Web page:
forth not out of sadness but a wellspring of joy.
We see the help from our Lord, a help that asks nothing in
return, and our bottled up wretchedness is released. The flame of
hope that exudes from the Son softens our icy exterior which is
desperately retaining the exhausting flood. And yet, with our walls
slightly lowered on account of the initial sigh of relief we may feel,
the pressurized flood charges out of us and all our cares can no
longer be hid.
What greater love can one feel, what greater hope can one
have, what greater faith can one grasp on to than that
experienced by the one who sees the face of God?
Our eyes look up to the hills, asking for help and what do we
see? The Lamb of Calvary do we see: a body frail, torn by thorn
and nail; a pierced side from which blood and water flows; a face
marred by dripping blood and labored breath; and yet eyes so
benevolent we are put at perfect rest.
This Lamb, our propitiation, our sacrifice for our sins, asks
for nothing but our faith and in return He promises to takes on all
that assails us. To the ungodly He looks upon with compassion as
He tells them that He will be their righteousness. To the wicked
He looks with kindness and says, “Father, forgive them for they
know not what they are doing.” To the heavy laden He is gentle
and lowly of heart telling them that His yoke is easy and His
burden is light. To the poor in spirit the Lamb of God reminds us
that He came not to condemn us for we are already condemned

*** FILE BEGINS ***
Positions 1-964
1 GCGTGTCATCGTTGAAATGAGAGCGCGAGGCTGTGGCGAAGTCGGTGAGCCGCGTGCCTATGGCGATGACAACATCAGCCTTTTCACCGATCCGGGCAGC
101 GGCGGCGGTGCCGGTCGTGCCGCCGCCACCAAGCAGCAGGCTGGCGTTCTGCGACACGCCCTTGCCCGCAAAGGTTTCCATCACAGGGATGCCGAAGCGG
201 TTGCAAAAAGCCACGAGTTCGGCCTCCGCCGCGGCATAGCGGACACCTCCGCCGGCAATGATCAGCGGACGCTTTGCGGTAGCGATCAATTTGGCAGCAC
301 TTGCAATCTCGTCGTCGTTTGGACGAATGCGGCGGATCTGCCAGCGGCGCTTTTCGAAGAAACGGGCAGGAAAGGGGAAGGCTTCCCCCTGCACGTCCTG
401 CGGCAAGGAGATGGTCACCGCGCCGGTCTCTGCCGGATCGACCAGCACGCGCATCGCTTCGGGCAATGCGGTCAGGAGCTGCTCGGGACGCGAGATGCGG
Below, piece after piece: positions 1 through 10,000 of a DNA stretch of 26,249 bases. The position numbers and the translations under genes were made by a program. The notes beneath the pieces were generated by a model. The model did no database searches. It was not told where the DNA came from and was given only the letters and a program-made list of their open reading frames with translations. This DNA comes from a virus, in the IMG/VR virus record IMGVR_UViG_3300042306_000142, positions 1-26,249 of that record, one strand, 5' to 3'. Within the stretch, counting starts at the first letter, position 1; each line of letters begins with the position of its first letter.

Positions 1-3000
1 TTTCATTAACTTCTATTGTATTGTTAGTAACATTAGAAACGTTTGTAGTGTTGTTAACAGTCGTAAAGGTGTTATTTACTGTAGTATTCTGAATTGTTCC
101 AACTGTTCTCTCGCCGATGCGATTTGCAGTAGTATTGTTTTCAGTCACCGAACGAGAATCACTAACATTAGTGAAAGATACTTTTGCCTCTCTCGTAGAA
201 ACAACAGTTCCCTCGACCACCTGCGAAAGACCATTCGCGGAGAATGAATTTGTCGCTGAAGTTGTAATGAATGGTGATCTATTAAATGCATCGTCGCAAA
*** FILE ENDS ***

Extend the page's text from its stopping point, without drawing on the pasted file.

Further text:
but to save us all. He sees the captive and proclaims He has
come to set us free.
He knows we are weak. He knows we suffer. He knows
every sin we have committed and will commit. He sees the deep
depravity of our hearts but He does not look upon such with anger
or wrath. Instead He is filled with grief over our sorry estate. He
sees the path we tread and the end result of our path. He is
begging us to turn around as we closer to the edge of the cliff that
leads to Hell. He sees us teetering on the edge and as we are just
about to lose our footing He reaches out to us and saves us while
taking the fall in our stead.
Jesus with His Law is like a drill sergeant whom we always
thought was mean and insufferable. But during training, for we are
but little children still learning to walk by faith, while learning how
to throw a grenade we pull the pin to our grenades ready to throw
it over the barrier only to drop it down to our feet. We stand
paralyzed at the grenade about to explode and see charging at us
our drill sergeant not with his usual apparent anger but with abject
fear. The drill sergeant throws us like a ragdoll over the barricade
to safety, and immediately puts his body over the grenade.
When we gaze upon the tattered body of our Savior know